The Early Beginnings of Controlled Atmosphere Storage
Today, the marketing of apples and pears in virtually all fruit-growing regions of the world depends upon controlled atmosphere (CA) storage technology. CA provides a means of regulating supplies of apples, pears and other produce. These fruits are harvested over a relatively short period, yet through the use of CA storage, they can now be made available to the public for most of the year.
Dr. Richard Sharples, head of the Division of Fruit Storage of the Institute of Horticultural Research at East Malling, has recently published a paper describing the development of CA storage in "Classical Papers in Horticultural Science." (1)
As early as the 19th century, research workers reported on the beneficial effects of high concentrations of carbon dioxide and low oxygen in the preservation of fruits. In 1918, the first detailed systematic research on the so-called "gas" storage of fruit was initiated by Franklin Kidd and Cyril West in England.
Their work culminated in two classical papers on the storage of apples, based on research carried out between 1918 and 1927 at the Low Temperature Laboratory for Research in Biochemistry and Biophysics at Cambridge (England). It is from Kidd and West that Drs. Bob Smock (Cornell), Archie Van Doren and Max Patterson (Washington State University), Ken Olsen and others obtained basic information about fruit behavior in CA storage. These scientists were then faced with the challenge of adapting these techniques to local varieties and growing conditions. If you wish to learn more about the development of CA storage, consult Volume 1, No. 1, of the Postharvest Pomology Newsletter.(1) Jules Janick, editor, Prentice Hall, 1989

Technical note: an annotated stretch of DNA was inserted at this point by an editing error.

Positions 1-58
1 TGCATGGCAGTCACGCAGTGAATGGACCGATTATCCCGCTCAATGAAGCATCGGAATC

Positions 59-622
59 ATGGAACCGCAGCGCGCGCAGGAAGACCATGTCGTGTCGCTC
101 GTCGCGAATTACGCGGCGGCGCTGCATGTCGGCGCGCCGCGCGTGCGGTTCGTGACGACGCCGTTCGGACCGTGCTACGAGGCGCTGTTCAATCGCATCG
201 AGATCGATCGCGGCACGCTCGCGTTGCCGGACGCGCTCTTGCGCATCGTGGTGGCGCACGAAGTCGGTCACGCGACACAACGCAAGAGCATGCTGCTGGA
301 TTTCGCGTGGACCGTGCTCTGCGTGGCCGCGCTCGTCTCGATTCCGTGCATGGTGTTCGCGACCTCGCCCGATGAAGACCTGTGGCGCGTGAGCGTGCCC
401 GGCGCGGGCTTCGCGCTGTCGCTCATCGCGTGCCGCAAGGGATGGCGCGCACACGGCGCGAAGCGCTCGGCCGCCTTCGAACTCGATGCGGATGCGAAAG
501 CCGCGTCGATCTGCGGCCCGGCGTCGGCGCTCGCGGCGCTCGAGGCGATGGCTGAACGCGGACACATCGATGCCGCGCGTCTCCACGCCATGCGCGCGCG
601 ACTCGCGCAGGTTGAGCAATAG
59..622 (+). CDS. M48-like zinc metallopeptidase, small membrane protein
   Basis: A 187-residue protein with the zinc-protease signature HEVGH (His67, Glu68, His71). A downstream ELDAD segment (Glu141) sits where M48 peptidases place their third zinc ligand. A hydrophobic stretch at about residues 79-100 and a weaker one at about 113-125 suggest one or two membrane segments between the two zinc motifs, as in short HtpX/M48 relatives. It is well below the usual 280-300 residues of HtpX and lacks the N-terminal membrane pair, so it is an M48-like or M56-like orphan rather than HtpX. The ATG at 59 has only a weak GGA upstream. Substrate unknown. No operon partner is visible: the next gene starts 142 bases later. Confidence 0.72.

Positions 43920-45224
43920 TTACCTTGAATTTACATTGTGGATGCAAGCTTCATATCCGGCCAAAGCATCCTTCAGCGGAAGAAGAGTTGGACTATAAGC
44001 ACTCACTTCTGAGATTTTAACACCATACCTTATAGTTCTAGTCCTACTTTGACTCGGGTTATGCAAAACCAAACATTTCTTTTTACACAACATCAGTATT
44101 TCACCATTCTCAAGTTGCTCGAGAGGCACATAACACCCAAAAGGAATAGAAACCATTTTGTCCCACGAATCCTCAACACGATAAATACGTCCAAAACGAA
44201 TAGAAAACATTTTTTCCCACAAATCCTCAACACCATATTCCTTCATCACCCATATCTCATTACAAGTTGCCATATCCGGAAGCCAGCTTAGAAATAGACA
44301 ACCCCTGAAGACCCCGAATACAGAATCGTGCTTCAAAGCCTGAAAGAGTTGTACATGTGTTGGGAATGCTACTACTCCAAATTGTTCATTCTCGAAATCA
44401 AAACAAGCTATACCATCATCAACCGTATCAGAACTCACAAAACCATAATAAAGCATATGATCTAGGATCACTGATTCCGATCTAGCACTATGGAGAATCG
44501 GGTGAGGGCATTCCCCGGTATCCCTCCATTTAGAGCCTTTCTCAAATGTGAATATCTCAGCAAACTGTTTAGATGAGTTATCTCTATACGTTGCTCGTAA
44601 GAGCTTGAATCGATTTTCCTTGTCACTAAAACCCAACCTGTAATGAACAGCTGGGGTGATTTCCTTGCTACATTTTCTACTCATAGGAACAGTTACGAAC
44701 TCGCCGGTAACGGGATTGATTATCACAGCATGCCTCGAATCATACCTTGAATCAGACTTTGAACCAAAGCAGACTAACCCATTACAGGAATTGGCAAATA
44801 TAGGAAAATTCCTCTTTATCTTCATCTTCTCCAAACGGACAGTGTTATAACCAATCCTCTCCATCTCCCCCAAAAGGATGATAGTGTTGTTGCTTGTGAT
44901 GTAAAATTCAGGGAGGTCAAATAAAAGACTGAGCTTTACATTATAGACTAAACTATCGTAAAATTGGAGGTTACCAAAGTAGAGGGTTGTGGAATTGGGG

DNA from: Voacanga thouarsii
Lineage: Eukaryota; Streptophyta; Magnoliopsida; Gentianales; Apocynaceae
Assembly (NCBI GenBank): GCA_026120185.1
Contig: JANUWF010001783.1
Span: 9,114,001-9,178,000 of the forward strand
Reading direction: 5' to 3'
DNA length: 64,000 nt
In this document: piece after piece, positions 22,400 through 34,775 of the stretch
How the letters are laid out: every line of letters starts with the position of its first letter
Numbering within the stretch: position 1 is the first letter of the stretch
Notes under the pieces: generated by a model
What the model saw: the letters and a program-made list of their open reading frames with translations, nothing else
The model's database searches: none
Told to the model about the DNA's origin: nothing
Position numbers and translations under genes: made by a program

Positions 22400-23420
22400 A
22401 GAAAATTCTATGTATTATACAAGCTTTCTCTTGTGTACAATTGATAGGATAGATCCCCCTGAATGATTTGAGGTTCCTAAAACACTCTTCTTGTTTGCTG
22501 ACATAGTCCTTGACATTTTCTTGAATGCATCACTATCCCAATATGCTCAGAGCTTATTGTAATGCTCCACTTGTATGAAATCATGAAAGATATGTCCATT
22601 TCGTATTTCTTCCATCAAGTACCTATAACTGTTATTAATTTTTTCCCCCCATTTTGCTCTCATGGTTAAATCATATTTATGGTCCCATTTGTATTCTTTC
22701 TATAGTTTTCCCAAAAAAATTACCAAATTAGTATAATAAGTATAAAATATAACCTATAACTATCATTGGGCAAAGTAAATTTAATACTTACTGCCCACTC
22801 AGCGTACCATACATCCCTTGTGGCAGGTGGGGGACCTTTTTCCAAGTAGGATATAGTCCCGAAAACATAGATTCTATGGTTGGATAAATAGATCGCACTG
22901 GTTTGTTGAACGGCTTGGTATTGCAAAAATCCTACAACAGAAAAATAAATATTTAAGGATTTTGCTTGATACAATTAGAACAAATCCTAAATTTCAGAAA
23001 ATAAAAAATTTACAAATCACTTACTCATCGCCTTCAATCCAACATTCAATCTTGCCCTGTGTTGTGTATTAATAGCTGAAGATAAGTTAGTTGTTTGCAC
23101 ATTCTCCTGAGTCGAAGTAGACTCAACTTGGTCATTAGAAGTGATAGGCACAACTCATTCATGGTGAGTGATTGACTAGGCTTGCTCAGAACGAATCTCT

Franklin Kidd & Cyril West
As a young scientist in the early 1900s, Franklin Kidd studied the effects of low oxygen and high carbon dioxide in seed dormancy under the supervision of Professor F. F. Blackman in Cambridge. During this time, Cyril West began the same type of work in London under V. H. Blackman, the brother of F. F. Blackman. The Blackman brothers decided that it would be useful to ask Kidd and West to work together at the Imperial College in London.
In 1917, concern over food shortages during World War I led the government to establish the Food Investigation Organization (FIO). The FIO immediately brought together workers from different disciplines. One of the major problems, pointed out to the government by a leading fruit grower, was the extensive spoilage of apples in storage. Franklin Kidd was recruited to study ways of improving fruit storage; he quickly asked Cyril West to join him.
Applying information obtained while studying seed germination, Kidd and West demonstrated that fruit ripening could be retarded by increasing carbon dioxide and lowering oxygen in the storage atmosphere. By 1926 they had constructed three special cabinets, each of which had ten gas-tight compartments. Using the relatively crude measuring systems of the day, they were able to keep careful control of the experimental conditions.
The two men began their work using refrigerated rooms in the medical school in Cambridge. Later they obtained cold storage space for their experiments at the London docks. They began some semi-commercial trials on apples during the 1920-21 season at a farm near their Cambridge laboratory. At first, their objective was to substitute gas storage for refrigeration, since refrigerated storage space was not generally available on farms.